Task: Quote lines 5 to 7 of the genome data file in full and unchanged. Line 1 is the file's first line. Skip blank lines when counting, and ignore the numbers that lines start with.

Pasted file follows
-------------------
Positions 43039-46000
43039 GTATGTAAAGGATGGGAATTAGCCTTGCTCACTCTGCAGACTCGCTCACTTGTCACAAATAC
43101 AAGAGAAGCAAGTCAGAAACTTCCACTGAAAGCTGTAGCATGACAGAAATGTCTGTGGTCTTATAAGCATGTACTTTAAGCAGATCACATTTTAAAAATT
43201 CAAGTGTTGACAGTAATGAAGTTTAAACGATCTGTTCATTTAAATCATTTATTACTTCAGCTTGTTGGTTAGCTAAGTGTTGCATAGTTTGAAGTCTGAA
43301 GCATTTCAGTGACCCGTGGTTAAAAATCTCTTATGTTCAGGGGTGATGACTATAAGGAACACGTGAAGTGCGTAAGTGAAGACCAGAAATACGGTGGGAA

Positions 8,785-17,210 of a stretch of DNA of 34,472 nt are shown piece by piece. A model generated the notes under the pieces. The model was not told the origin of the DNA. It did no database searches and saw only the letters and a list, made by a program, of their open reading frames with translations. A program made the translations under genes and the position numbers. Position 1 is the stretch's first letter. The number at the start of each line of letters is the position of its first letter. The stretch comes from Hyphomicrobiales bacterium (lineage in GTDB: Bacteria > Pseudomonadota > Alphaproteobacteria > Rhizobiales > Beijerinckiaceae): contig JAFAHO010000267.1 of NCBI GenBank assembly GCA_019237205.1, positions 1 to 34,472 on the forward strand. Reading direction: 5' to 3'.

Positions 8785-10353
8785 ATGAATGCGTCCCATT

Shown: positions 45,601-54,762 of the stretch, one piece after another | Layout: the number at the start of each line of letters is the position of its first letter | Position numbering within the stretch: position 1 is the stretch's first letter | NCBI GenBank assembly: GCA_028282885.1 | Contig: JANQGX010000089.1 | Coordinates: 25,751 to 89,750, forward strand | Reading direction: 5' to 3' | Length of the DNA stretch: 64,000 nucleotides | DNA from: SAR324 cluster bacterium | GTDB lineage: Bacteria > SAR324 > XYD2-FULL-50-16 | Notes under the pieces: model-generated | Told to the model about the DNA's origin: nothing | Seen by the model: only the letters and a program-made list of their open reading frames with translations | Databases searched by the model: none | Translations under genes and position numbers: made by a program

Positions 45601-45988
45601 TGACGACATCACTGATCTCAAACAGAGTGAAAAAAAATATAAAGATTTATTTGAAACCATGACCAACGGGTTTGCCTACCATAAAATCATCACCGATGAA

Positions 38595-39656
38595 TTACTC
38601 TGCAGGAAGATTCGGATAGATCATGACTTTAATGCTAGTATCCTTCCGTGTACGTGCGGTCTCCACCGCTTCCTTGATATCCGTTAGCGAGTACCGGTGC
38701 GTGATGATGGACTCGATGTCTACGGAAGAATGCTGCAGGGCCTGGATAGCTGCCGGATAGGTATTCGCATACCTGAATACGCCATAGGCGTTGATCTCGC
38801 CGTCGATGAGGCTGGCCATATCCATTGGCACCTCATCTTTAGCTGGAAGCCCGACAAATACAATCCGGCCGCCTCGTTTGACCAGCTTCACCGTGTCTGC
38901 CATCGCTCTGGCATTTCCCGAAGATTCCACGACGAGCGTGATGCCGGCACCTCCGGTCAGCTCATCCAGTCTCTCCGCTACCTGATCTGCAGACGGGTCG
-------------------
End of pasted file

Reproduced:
43301 GCATTTCAGTGACCCGTGGTTAAAAATCTCTTATGTTCAGGGGTGATGACTATAAGGAACACGTGAAGTGCGTAAGTGAAGACCAGAAATACGGTGGGAA

Positions 8,785-17,210 of a stretch of DNA of 34,472 nt are shown piece by piece. A model generated the notes under the pieces. The model was not told the origin of the DNA. It did no database searches and saw only the letters and a list, made by a program, of their open reading frames with translations. A program made the translations under genes and the position numbers. Position 1 is the stretch's first letter. The number at the start of each line of letters is the position of its first letter. The stretch comes from Hyphomicrobiales bacterium (lineage in GTDB: Bacteria > Pseudomonadota > Alphaproteobacteria > Rhizobiales > Beijerinckiaceae): contig JAFAHO010000267.1 of NCBI GenBank assembly GCA_019237205.1, positions 1 to 34,472 on the forward strand. Reading direction: 5' to 3'.

Positions 8785-10353